The departure of the more creative ones among them leaves an ache in us
Unlike tempests, floods and fires, the virus is not a danger to Earth’s beauty. What it has done to the spirit though is of an altogether different dimension, its sinister characteristics a blow against what used to be normal for mankind. Also, in the times of the pandemic, when many a Citizen Joe has gone to his grave unsung, celebrities are among the numbers too in this deadly game. The departure of the more creative ones among them leaves an ache in us as we consider and even play back their vast contribution to the arts. John Prine, Lee Konitz, Ellis Marsallis are all in a long list of American musicians which seemed to suggest a surreal link between creativity and Covid-19.
Closer home, the loss of two legends of the silver screen on successive days brought on a wave of particular sadness. Sadly, Irrfan Khan might be considered collateral Covid-19 damage too as his plans to return to UK for continued treatment may have been stymied by the lockdown. He was a consummate actor who crossed continents to make greater name and fame. His restrained, almost understated elegance, may have suited Hollywood more and which is where he was to get significant roles as a thespian. Through the prism of his characters we lived through many different experiences.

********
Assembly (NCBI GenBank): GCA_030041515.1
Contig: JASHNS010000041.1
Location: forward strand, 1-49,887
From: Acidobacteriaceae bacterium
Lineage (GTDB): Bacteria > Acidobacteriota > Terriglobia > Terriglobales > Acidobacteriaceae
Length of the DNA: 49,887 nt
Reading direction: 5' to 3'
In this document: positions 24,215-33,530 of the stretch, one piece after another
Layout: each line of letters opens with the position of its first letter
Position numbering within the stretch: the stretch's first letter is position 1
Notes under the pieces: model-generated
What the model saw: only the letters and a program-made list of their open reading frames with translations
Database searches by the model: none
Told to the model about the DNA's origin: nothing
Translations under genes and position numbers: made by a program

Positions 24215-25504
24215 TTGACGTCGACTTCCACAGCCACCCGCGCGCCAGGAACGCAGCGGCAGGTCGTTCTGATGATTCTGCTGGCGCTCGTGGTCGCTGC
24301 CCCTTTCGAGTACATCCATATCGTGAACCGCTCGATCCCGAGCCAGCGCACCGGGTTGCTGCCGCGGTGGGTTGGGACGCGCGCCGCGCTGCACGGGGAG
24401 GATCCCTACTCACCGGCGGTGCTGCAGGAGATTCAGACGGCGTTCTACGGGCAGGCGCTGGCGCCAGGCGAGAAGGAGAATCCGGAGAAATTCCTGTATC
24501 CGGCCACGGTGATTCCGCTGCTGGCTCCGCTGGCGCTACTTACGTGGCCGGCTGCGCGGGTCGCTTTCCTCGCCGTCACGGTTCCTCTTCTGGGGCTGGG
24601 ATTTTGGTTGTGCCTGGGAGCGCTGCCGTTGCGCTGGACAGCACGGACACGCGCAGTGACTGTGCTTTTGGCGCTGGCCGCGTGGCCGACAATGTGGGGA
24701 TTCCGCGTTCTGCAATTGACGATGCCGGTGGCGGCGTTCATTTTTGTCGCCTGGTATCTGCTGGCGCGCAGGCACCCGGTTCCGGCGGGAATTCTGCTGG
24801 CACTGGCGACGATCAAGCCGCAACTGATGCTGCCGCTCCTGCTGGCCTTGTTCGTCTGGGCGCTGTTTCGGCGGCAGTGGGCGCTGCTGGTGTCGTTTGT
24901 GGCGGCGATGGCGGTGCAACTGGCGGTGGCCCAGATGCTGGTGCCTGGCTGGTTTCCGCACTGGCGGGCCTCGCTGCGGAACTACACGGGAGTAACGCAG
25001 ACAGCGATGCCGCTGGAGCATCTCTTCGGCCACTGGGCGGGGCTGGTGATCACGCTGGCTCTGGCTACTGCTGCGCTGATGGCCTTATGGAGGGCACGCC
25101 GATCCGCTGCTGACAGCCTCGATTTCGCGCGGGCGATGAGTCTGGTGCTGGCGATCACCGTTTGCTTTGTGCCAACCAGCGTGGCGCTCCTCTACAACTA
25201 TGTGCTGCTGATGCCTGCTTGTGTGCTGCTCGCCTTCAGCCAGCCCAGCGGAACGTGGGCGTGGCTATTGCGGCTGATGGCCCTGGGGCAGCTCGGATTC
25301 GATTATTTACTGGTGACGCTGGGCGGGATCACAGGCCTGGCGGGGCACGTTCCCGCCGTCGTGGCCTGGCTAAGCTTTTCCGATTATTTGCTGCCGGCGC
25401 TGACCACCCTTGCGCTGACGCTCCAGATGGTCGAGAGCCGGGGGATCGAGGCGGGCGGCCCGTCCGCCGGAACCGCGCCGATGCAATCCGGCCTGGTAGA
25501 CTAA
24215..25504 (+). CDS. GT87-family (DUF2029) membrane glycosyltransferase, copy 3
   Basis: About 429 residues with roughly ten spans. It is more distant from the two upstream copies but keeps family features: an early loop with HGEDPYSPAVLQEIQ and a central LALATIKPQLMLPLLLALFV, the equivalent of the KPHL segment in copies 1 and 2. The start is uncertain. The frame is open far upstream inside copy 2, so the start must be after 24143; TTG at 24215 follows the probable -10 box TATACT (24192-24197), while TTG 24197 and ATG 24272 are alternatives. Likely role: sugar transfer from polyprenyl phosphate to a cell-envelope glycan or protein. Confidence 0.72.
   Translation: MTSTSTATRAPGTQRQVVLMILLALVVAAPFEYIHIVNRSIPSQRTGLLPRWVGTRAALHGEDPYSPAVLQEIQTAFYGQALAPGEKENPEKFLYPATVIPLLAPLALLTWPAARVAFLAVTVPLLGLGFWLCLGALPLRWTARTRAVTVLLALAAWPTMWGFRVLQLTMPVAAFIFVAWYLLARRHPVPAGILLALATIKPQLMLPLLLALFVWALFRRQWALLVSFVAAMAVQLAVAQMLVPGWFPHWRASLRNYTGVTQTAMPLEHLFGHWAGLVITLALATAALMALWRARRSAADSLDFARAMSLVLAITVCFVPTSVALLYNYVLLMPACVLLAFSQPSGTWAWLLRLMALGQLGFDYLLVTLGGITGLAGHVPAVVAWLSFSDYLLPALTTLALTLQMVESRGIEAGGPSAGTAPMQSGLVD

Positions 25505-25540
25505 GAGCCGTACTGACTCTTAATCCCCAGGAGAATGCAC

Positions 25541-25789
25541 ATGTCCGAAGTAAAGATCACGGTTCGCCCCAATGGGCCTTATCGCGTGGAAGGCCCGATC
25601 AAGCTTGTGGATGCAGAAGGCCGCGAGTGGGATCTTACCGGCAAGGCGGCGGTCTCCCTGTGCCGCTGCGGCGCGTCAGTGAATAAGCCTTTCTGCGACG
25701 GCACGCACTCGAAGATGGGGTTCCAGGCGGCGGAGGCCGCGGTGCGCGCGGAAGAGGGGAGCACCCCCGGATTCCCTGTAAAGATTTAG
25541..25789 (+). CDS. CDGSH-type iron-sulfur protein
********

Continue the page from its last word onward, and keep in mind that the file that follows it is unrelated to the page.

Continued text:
At the other end of the spectrum, the scion of India’s “first family” of movies, Rishi Kapoor, was one who had sold Indian youth romantic dreams of going on to live happily ever after. With his on-screen ebullience and themes of love that were bold in more conservative times, this Kapoor wove the kind of magic that Bollywood and its song and dance became universally famous for.
Their backgrounds and career ascent may tell a tale of the stark contrasts of India but both Irrfan Khan and Rishi Kapoor will remain stars in our hearts for showing us the power of cinema, which has captured India’s heart and soul, though its halls are sadly silent now in this hour of a global threat.